The case is X Corp. v. Center for Countering Digital Hate Inc. et al, US District Court, Northern District of California, No. 23-03836.


TikTok hosts awards ceremony for second edition of Creator Hub Middle East

Updated 01 March 2024
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TikTok hosts awards ceremony for second edition of Creator Hub Middle East

  • First place receives $10,000, second and third $5,000 each

RIYADH: TikTok MENA (Middle East and North Africa) hosted the second edition of the TikTok Creator Hub Awards ceremony in Riyadh on Wednesday to celebrate the growth of women-led businesses.

Taking place in Lakum Artspace, the event was attended by many aspiring businesswomen and influencers from the region.

Heba Qadeer, who won a second-place prize, told Arab News: “It’s incredible. I couldn’t believe it. When I found out that I (had) won, I was at work, and the first thing that I did was call my mom.”

Born and raised in Dubai, Qadeer is the founder and designer at Bharosa, a design line which celebrates Pakistani and Middle East culture.

She said: “I resonate with Middle Eastern culture so much, I am a hijabi myself and I absolutely love modest wear but at the same time I love my Pakistani colorful rich culture, so I wanted to mix that and create something that is unique.”

She explained that turning 30 was a milestone that motivated her to pursue her dream in business.

The top three at the event won cash prizes with Duaa Al-Bataiha, founder of Dina’s Dessert Hour, winning $10,000 for first place. 

Those in second and third place, Qadeer and Lara Akl, owner of a balloon and decoration company, received $5,000 each.

Kinda Ibrahim, TikTok’s general manager of operations for the Middle East, Turkiye, Africa, Pakistan, and South Asia, expressed the platform’s support for women-led businesses.

Reem Akl, communications and advocacy analyst at the UN Women Regional Office for the Arab States; Chahrazad Al-Hajjar, founder of Chahrazad’s Cuisine The Bakery; and Doaa Gawish, CEO and founder of The Hair Addict, also attended the ceremony.

Jomana Al-Rashid, CEO of the Saudi Research and Media Group and chairwoman of the Red Sea Film Foundation, delivered a speech via video.

She said: “To all of the incredible women creators, entrepreneurs and innovators here, you are making a profound impact on the world of digital media.

“Your creativity and determination are shaping narratives and inspiring women worldwide.

“Clarity of vision, resilience in execution, and the preparedness to seize opportunities when they are presented are the only determinants of success.”

One of the participants at the creator hub was Atheer Fahad, a Saudi designer who created the handbag brand Pearly.

She said: “This is all handmade. I taught myself how to create these products on my own and I took part in the competition through TikTok Creator Hub to reach more people and share my story and product.”

Fahad said she was a “one-woman show,” designing, creating, and promoting her handbags in the region.

She told Arab News: “I create these products on my own — from making the handbags by hand to managing the company and promoting it on TikTok.”

The program has helped her reach more people than ever before while showcasing her product, she added.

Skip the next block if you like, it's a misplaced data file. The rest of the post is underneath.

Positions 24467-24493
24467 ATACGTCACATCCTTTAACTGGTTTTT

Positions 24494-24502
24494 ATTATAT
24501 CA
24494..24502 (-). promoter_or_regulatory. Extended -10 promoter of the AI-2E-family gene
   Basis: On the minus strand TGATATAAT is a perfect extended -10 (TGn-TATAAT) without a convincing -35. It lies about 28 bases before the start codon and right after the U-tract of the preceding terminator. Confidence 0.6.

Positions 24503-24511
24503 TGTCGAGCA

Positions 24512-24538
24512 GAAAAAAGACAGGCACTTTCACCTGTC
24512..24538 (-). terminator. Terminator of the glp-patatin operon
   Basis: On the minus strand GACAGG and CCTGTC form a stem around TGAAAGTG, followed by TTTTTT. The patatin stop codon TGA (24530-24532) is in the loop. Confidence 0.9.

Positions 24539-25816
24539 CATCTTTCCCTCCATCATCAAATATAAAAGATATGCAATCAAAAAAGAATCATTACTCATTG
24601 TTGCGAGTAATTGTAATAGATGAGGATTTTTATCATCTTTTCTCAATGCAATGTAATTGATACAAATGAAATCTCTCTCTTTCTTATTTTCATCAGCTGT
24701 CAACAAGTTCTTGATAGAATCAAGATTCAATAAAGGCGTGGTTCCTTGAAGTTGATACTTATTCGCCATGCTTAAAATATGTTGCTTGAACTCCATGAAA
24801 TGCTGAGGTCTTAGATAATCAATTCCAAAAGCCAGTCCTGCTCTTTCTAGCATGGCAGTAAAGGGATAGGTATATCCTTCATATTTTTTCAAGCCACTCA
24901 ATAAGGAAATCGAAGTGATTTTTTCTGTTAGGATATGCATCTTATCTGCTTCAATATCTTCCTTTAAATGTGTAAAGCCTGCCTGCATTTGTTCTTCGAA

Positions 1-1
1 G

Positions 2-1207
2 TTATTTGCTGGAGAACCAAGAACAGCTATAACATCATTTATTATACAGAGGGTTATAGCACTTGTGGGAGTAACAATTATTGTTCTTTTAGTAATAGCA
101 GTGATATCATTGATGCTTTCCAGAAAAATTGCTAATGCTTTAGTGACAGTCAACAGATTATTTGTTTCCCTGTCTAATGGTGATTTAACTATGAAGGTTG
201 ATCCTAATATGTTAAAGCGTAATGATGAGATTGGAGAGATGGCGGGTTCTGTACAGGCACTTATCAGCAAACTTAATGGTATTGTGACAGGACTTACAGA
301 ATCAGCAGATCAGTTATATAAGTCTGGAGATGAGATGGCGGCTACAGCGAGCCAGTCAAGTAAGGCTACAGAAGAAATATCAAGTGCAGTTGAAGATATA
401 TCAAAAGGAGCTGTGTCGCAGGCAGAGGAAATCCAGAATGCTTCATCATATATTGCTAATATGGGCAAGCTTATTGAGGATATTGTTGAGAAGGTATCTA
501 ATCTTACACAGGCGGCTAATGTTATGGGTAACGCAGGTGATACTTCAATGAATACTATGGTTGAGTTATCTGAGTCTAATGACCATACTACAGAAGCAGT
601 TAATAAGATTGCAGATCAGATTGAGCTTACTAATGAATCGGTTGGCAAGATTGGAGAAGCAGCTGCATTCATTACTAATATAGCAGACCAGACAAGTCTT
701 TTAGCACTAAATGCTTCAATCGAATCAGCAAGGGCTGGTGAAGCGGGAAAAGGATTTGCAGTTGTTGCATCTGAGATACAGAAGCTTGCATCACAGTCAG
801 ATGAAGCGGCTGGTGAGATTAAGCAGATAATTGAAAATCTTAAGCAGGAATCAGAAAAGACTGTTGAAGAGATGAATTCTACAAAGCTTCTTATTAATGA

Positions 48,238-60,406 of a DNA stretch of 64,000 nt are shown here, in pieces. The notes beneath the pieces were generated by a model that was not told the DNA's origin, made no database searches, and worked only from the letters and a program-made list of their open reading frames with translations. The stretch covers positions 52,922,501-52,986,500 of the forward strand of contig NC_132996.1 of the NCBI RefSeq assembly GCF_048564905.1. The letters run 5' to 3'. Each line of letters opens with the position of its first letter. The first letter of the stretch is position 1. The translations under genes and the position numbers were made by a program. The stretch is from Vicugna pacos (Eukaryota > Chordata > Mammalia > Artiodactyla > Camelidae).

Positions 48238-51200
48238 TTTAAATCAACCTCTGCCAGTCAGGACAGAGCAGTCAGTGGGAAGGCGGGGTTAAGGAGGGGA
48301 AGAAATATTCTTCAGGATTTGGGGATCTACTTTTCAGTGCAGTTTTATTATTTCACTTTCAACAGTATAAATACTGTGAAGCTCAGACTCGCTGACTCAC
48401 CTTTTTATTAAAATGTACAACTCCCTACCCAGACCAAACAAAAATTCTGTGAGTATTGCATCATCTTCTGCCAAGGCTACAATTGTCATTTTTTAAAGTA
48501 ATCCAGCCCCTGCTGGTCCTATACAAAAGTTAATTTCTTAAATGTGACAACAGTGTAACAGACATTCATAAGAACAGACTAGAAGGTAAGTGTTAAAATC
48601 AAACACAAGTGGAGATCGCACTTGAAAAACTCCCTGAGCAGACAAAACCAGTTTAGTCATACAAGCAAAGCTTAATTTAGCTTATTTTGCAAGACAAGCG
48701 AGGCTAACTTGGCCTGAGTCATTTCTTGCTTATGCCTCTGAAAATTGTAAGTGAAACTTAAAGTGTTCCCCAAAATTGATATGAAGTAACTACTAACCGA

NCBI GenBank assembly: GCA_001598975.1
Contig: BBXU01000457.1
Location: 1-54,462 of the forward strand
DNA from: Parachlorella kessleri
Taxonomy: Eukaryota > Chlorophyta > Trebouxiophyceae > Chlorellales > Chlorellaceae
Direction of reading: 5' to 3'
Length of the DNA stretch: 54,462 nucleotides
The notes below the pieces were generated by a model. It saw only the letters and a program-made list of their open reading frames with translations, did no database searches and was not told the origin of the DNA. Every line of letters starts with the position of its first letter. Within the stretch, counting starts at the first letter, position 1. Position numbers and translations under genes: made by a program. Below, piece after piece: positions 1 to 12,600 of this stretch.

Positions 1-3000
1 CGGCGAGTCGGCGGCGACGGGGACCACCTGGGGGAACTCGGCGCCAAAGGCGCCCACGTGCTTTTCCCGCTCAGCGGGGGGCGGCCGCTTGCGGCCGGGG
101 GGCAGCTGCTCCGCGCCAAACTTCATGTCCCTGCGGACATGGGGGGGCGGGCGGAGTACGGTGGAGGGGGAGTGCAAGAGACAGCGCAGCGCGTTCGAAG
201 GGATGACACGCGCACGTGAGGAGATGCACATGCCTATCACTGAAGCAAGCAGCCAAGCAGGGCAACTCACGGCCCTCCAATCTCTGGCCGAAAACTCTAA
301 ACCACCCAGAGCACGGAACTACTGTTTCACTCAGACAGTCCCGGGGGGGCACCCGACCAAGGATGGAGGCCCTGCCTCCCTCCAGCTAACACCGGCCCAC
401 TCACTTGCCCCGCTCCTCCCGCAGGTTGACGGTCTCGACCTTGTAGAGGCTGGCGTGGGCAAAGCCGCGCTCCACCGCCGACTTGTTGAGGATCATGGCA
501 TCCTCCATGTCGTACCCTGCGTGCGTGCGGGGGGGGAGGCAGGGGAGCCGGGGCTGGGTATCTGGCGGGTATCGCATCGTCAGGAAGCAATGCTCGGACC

The TikTok Creator Hub launched its Middle East edition in 2022. The program is set to continue annually with the next edition scheduled to take place in January 2025.


Saudi Press Agency launches first news training academy

Updated 29 February 2024
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Saudi Press Agency launches first news training academy

RIYADH: Saudi Arabia’s state news agency announced on Thursday the launch of its first news training academy.

The Saudi Press Agency’s initiative came as part of the Human Capacity Development Initiative conference, held in Riyadh under the patronage of Crown Prince Mohammed bin Salman.

The first phase of the academy’s work has seen the signing of partnerships with local and international organizations, SPA said in a press statement.

Local partnerships include the Technical and Vocational Training Corporation, the Prince Mohammad bin Salman College of Business and Entrepreneurship, the Institute of Public Administration, the Human Resources Development Fund, the Sky News Arabia Academy, and the Austrian International Center for Qualification and Quality.

SPA’s new academy will benefit from the agency’s partnership with more than 30 international news corporations.

The agency said it will work towards localizing knowledge, transferring best practices, and becoming a regional hub that produces and distributes news content.

The academy aims to develop advanced news skills, meet market requirements, and promote the transfer of knowledge, technology, and modern tools for journalistic and news work, in addition to enhancing a deep understanding of news issues and global challenges.

It will also offer training programs in five domains: journalism and news, technology and artificial intelligence, leadership and journalism ethics, media partners, and news awareness.

The newly established academy’s programs are directed at journalists, photographers, professionals, and technicians in the fields of media, media students, and media affairs officials in various entities.